Understanding the complex nature and consequences of water contaminants and providing critical data to empower effective and time-critical solutions.


Despite nearly two decades of research on the sources, fate and transport, and potential aquatic impacts of contaminants of emerging concern (CECs), there is little evidence that the occurrence of these novel contaminants is decreasing.

Domestic, industrial, and hospital wastewater remain a source of pharmaceutical contaminants and personal care products, while agricultural activities remain a source of manure-borne hormones, veterinary antibiotics, and pesticides. Water quality regulations exist for many traditional contaminants, but most CECs do not have water quality standards and remain unregulated. Further, wastewater treatment plants were not designed to remove such contaminants; any removal is coincidental rather than deliberate. Agricultural best management practices (BMPs) have been specifically designed and adopted with the goal of reducing nutrients and sediment from runoff, but the co-benefits or potential unintended negative impacts of these practices on CEC fate and transport remains understudied. The increasing use of treated wastewater, especially for agricultural spray-irrigation, inadvertently introduces CECs into the terrestrial environment, and eventually into surface water, groundwater aquifers, and/or the crops themselves.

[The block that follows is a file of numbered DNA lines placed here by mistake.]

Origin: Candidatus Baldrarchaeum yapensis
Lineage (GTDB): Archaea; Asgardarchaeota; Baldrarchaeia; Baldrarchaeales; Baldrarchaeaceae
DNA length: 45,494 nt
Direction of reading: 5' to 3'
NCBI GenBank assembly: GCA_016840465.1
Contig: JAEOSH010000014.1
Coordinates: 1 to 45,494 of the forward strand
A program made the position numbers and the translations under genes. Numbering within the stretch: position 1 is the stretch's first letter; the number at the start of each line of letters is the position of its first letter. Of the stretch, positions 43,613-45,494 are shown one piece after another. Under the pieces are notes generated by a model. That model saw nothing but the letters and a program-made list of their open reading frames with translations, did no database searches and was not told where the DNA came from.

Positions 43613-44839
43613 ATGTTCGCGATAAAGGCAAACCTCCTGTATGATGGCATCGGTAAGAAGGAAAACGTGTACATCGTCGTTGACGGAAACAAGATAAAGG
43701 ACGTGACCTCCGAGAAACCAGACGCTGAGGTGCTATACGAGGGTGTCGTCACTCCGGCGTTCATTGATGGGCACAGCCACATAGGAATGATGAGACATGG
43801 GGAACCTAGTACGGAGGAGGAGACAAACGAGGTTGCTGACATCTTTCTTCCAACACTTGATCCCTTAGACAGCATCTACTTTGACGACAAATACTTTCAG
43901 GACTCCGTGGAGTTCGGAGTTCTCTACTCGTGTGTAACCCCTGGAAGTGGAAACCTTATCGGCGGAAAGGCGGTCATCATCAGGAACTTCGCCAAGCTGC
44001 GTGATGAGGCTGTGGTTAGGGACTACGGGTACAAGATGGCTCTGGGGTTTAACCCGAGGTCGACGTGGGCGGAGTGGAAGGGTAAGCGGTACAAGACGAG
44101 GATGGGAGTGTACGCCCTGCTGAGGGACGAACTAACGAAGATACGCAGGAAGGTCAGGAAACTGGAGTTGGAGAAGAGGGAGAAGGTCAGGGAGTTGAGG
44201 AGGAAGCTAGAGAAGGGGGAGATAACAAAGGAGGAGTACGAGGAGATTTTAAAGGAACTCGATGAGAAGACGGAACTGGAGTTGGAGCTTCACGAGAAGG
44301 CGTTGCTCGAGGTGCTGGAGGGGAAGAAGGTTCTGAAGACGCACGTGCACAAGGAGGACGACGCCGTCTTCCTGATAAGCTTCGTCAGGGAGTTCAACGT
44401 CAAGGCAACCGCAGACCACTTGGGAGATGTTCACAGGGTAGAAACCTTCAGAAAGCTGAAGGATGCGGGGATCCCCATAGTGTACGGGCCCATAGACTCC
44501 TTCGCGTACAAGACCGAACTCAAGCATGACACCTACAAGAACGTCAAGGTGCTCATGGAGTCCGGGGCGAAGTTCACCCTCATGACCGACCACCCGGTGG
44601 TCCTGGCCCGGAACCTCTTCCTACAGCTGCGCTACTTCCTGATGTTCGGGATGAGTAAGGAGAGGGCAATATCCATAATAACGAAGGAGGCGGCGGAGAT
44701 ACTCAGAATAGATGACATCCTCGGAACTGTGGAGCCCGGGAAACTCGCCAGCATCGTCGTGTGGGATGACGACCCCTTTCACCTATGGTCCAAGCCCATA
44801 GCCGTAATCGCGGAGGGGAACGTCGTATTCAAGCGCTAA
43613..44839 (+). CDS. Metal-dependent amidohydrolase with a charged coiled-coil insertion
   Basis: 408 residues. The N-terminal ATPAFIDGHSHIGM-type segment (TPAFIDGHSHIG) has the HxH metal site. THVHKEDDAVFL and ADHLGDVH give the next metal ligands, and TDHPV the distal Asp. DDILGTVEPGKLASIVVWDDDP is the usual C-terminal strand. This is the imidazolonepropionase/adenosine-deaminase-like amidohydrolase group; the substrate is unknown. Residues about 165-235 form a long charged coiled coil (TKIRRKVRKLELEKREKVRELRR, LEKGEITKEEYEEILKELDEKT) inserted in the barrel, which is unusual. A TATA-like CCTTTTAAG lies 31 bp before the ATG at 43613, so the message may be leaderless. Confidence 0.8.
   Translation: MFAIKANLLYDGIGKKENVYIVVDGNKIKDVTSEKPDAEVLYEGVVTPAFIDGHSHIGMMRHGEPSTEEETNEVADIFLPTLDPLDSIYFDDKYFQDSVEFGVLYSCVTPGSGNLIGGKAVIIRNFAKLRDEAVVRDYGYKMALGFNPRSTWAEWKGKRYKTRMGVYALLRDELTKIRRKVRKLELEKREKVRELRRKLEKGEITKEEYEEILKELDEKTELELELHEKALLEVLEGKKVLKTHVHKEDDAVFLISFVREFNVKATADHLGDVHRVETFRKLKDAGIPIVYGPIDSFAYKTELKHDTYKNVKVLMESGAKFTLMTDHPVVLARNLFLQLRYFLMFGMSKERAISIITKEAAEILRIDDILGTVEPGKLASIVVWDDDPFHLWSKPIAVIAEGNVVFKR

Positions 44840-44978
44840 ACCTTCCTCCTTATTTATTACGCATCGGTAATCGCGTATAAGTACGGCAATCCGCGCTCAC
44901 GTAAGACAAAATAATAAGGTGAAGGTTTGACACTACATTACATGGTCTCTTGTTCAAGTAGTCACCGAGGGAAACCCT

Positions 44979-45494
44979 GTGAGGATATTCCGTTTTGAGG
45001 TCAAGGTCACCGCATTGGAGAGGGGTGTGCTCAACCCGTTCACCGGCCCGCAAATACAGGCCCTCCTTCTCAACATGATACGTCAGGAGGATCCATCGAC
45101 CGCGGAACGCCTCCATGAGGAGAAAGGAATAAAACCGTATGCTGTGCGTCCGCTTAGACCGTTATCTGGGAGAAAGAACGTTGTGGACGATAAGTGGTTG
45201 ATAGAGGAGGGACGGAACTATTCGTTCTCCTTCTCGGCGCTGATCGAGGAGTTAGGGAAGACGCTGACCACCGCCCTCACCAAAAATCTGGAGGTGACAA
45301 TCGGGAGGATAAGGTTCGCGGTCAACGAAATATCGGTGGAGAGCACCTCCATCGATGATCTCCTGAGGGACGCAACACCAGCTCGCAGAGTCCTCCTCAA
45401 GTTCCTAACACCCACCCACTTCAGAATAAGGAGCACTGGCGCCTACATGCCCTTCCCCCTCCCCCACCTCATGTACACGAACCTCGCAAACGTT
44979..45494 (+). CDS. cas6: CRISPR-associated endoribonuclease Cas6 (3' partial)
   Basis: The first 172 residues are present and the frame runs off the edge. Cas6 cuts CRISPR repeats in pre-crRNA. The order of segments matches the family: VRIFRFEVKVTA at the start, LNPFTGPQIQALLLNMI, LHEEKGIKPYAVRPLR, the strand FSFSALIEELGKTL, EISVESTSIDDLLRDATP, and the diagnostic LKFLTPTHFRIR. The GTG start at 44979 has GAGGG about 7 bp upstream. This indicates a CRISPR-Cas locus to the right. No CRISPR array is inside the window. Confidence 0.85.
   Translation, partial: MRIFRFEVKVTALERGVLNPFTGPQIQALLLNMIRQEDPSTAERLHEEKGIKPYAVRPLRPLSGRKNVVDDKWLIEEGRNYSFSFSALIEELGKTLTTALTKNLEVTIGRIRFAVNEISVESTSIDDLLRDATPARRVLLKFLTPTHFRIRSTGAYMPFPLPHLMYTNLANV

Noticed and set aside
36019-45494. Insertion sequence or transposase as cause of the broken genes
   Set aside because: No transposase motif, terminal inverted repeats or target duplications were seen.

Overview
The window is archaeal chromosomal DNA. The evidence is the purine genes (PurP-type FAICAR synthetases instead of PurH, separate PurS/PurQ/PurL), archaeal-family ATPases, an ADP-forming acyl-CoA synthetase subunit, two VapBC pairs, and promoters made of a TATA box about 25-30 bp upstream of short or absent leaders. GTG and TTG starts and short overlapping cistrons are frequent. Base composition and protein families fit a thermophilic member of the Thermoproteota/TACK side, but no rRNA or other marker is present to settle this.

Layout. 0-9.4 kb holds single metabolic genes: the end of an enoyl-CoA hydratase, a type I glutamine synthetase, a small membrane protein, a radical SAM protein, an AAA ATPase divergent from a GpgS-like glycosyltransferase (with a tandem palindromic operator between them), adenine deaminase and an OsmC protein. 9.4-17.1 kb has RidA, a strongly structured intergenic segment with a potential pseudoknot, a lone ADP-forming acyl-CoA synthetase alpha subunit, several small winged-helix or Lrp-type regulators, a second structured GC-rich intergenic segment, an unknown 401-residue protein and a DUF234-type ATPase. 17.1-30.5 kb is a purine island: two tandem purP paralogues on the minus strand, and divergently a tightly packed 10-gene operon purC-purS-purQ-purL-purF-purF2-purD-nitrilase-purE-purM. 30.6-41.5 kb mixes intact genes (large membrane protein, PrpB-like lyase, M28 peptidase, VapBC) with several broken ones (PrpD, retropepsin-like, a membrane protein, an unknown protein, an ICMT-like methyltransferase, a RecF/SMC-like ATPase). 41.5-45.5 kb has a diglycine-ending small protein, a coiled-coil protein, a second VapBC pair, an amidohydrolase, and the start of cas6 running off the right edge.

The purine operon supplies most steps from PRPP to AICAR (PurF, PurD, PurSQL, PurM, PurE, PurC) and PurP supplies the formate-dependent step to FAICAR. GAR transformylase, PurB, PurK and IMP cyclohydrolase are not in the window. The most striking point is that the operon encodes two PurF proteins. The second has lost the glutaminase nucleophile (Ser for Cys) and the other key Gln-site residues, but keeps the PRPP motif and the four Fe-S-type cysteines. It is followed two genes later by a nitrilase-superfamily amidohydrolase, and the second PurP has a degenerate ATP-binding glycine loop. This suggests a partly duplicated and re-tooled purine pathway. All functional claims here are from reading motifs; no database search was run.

Wastewater has also recently become the focus of great interest as it has been leveraged for critical community-level decision making to address the COVID-19 pandemic. Wastewater can be used in surveillance efforts to understand the presence of pathogens, such as SARS-CoV-2, and related pharmaceuticals. Wastewater surveillance provides an excellent window into the physical and mental health of residents at a community scale.

Researchers in this initiative are seeking to not only understand the impacts of individual and mixtures of CECs on ecosystem and human health, but to design and assess solutions for improving the treatment of CECs in wastewater treatment plants, water reclamation facilities, and drinking water treatment plants. Research programs in this initiative not only address critical research needs, but can be immediately used in critical decision-making efforts.


Heather Preisendanz, Ph.D. 
Associate Professor of Agricultural and Biological Engineering
Director, Institute of Sustainable Agricultural, Food, and Environmental Sciences

Jon Sweetman, Ph.D
Assistant Research Professor, Ecosystem Science and Management

Associated Members



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